Since 15-year-old Montana Brown’s death on Dec. 14, 2013, Frisco father Eric Brown has dedicated his life to spreading awareness about 25I-NBOMe, the synthetic hallucinogen responsible for his son’s death. And finally, it seems like the Texas Legislature is listening.
After hearing tearful testimony from Brown in Austin on March 10, the state Senate Committee on Criminal Justice put its stamp of approval on several pieces of legislation, including Senate Bill (SB) 172, a bill that would make it a felony to possess, manufacture or distribute NBOMe compounds. It will now be considered by the full Senate.
“My son did receive justice through the federal system, but imagine my shock and horror when I learned in January that there were no laws in Texas covering this [drug],” Brown said. “If you’re having to play catch up to the U.S. government, you’re in a world of hurt. Texas should be leading, not following the rest of the herd on this. I hope what is accomplished here will set a precedent for the rest of our nation and, hopefully, for our federal government.”
Marketed as a synthetic version of LSD or acid, NBOMe has had deadly consequences across the state, with the Dec. 20 death of Plano teen Evan Johnson being a recent reminder of the danger of the designer drug.
“Hopefully the fear of a felony punishment will prevent other teens from buying these synthetic substances,” said Leslie Cherryholmes, Johnson’s mother. “Dying from using the drug is significantly worse than a felony conviction. Perhaps a few felony convictions would discourage essentially good kids from trying this drug.”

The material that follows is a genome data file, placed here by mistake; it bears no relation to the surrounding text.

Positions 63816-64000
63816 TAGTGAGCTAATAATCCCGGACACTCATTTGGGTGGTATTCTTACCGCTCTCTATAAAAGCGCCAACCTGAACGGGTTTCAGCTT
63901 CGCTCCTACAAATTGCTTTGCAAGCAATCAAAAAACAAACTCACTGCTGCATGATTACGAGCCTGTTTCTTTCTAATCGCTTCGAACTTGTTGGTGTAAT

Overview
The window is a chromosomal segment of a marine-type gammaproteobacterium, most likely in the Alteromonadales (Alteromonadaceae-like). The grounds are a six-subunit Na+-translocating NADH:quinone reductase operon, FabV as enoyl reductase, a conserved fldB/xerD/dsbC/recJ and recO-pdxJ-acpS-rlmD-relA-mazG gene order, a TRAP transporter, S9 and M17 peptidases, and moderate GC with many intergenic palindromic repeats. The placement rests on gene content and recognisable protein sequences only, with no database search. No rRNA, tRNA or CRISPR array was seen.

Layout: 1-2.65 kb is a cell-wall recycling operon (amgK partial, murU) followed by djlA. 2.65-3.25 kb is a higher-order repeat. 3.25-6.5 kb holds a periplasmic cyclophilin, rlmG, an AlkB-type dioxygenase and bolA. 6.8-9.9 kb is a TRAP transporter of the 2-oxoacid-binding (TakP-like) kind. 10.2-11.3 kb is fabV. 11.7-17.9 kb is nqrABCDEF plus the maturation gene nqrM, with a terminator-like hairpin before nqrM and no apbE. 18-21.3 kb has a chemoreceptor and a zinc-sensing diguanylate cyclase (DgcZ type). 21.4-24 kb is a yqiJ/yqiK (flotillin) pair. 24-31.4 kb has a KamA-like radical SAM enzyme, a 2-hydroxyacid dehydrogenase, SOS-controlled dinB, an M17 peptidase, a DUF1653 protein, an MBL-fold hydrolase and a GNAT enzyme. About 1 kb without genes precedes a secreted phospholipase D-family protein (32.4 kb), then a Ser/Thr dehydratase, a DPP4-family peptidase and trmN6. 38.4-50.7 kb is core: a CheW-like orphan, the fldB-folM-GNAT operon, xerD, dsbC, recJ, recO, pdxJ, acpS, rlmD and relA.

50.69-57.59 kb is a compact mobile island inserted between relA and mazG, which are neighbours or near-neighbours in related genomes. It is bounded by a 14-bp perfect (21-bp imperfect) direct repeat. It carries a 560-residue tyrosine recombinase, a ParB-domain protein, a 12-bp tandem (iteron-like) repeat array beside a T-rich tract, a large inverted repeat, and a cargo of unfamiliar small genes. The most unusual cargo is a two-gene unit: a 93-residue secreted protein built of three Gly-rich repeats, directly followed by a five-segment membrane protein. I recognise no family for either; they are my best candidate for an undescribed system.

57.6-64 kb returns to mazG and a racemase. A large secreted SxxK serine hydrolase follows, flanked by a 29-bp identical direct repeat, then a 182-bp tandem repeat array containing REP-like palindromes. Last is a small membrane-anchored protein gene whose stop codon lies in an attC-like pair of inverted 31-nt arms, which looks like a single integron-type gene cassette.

Although NBOMe compounds are banned by the Department of State Health Services through its schedule of controlled substances, prosecutors are only able to pursue misdemeanor charges.
Authored by state Sen. Joan Huffman, SB 172 would add 25I-NBOMe and its chemical cousins to the Texas Controlled Substances Act Penalty Group 1-A, which carries felony punishment.
“It’s really an epidemic that’s affecting the young people of our state with deadly consequences,” Huffman told the committee. “Teens and young people everywhere are overdosing and, in the worst cases, dying from ingesting this non-punishable drug.”
Early last year, the Department of Public Safety crime laboratory reported more than 54 cases where NBOMe was identified. Under current law, none of these cases could be effectively prosecuted.
“The code we’ve been trying to crack is how to have a bill that would last through these people that are trying to trick the system,” Huffman said.
Sen. Juan Hinojosa agreed, and said that since chemicals are constantly changing in the producers’ attempts to skirt the law, it’s important to come up with effective language to deal with these compounds on a broader basis.
“I want to make it clear that this is not just an urban issue,” said Sen. Charles Perry. “This has been going on in Amarillo, Lubbock, Abilene … I’m committed to do whatever it takes to bring this to conclusion at a level where it’s unprofitable, unpopular and costly both of criminal and penalty nature going forward because this has become a plight. In my area, it’s a real problem.”